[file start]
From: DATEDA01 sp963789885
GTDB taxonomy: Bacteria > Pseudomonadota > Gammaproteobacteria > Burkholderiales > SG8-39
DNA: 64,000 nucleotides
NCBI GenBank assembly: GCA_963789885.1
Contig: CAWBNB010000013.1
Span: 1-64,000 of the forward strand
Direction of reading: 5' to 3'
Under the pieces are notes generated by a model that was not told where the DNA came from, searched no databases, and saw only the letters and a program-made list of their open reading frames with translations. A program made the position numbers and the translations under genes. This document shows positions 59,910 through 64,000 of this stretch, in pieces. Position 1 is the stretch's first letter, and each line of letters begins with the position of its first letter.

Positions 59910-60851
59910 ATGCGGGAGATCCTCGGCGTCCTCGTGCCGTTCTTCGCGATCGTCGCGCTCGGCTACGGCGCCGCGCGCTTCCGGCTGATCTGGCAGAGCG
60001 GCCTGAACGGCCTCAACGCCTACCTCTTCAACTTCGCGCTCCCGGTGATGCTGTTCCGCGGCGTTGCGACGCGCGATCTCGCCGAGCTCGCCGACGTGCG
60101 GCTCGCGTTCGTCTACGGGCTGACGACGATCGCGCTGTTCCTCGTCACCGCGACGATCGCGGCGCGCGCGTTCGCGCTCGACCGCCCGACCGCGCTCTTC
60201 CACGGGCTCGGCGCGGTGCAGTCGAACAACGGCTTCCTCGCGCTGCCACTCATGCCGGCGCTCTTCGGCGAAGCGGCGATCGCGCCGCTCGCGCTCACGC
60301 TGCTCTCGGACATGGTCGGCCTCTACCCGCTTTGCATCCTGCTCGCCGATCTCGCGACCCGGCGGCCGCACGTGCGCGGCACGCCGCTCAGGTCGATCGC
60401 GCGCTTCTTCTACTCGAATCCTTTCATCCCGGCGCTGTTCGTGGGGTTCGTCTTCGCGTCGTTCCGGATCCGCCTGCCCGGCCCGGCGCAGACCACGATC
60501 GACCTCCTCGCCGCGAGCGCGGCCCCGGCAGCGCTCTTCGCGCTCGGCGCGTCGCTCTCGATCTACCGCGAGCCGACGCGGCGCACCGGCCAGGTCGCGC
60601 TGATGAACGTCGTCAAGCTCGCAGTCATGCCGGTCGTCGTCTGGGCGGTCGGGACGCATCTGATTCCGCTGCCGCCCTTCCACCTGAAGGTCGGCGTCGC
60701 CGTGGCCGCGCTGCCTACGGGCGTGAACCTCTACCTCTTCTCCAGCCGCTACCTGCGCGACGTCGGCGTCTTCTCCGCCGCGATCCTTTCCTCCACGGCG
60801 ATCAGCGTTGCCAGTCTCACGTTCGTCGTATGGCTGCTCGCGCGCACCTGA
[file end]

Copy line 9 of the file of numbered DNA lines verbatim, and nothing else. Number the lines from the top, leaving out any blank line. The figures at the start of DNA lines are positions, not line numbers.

Positions 59910-60851